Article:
How our society is being affected as people become less engaged with the Bible
The American Bible Society released a very robust report on their findings from a large research project on the “state of the Bible.” There are some very encouraging trends related to Bible engagement among Americans and the major impact Bible engagement has upon us. According to research, reading the Bible increases our joy, our outlook on life, our likelihood to be good neighbors and our ability to forgive others. The research also reveals some troubling and concerning trends, trends which ministry leaders should be burdened over and pray for wisdom in how to address.
1. Nearly Half of Americans Are Confused About the Message of the Bible.
According to the research, 41% of Americans believe or strongly believe the Bible is, as compared to other religious books, merely a different expression of the same truth. But the Bible teaches a completely different message. Unlike other world religions which offer advice and counsel on how we can earn our way to God, the glorious message of the Bible is God’s gracious pursuit of us. The Bible is not arranged by topic to study or characters to emulate. The Bible is the account of God’s pursuit of us. If we read the Bible as things we must do to climb our way to God, we miss the heart of the Bible and fail to experience and enjoy His grace. For ministry leaders, this data point is a strong reminder that we must constantly point people to the central message of the Bible—Jesus and what he accomplishes for us. Instead of assuming the people we serve know the gospel, we should assume they do not.
2. Church Attendance, Both Physical and Digital, Is Declining Across America.
Not only has physical attendance declined since COVID but those engaging with churches online has also declined since June 2020. According to the writer of Hebrews encouragement from others is what keeps our hearts from being deceived (Heb. 3:13). Thus, we are commanded to not give up gathering together (Heb. 10:25). Not gathering with others for worship, communion, and the study of Scripture is damaging the spiritual growth of believers.
3. Our Anxiety and Stress Have Increased as a Society Since the First Year of COVID.
There have been many studies pointing to the mental health challenges of 2020, but this research reveals that 2021 has been even more challenging to the mental health of Americans. Surely some thought that when “things opened up” and life “started to return to normal,” people would struggle less with anxiety and stress. But the opposite has occurred. Anxiety and stress have continued to increase in the midst of “life going back to normal.” We are living among and serving people who are in deep pain, and we must be kind and loving as we seek to provide care.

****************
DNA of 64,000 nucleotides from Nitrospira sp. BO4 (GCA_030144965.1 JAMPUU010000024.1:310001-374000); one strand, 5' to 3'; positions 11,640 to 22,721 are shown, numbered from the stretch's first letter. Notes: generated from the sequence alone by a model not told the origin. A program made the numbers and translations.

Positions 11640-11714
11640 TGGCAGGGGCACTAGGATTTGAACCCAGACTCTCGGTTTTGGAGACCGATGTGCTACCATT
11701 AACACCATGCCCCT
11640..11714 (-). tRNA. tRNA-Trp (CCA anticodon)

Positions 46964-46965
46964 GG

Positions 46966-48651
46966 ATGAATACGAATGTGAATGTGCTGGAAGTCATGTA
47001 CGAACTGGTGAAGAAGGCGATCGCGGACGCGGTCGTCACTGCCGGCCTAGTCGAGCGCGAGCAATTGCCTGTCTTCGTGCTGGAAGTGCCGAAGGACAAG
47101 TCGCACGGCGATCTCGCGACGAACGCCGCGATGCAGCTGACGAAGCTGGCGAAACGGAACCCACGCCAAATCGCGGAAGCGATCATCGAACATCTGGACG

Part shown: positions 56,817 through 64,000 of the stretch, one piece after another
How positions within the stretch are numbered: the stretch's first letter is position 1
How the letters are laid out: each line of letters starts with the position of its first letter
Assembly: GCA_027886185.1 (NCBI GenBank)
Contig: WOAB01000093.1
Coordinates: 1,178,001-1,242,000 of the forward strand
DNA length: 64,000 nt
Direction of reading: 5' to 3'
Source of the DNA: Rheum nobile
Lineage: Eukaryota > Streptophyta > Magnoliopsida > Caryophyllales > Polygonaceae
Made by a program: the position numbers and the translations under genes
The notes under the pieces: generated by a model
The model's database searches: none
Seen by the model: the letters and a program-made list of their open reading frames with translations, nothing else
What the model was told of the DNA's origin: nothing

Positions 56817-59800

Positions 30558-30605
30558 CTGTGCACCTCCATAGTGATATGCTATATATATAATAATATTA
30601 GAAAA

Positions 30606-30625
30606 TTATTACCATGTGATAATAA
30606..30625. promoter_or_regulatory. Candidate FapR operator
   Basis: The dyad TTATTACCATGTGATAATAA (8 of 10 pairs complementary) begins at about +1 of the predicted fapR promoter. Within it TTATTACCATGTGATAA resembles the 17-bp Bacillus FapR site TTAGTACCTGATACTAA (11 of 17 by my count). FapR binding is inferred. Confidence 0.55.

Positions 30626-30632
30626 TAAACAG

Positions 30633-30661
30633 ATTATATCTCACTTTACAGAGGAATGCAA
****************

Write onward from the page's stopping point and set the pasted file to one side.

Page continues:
4. People Use Food And Exercise For Comfort During COVID More Than the Bible.
The Bible offers us comfort as the Bible reminds us of our God who is with us in our pain, who loves us in our struggles, and who promises to never forsake us. During the stressful times of COVID, people turned to the Bible for comfort. But turning to food and exercise was more common. Exercise is a great tool and we should affirm the tools at our disposal for fighting anxiety and stress: community, exercise, meaningful work, time with a therapist, etc. But we should simultaneously help the people see that as wonder for Jesus increases, worry decreases. We can attack our anxious thoughts with his truth. We must help people run to him as their ultimate rest, as their ultimate comfort.
5. Teenagers Today Are Highly Unengaged With Scripture.
According to the research, only 9% of youth in Gen Z are engaged with the Scripture. And the youth in Gen Z are significantly less engaged with the Scripture than millennials. This should be deeply concerning for parents, pastors and youth ministry leaders. We must do all we can to help students engage the Scripture in their personal lives. We must seek to include them in the life of the church, offer them godly leaders who love the Scripture.
This article originally appeared on EricGeiger.com and is reposted here by permission.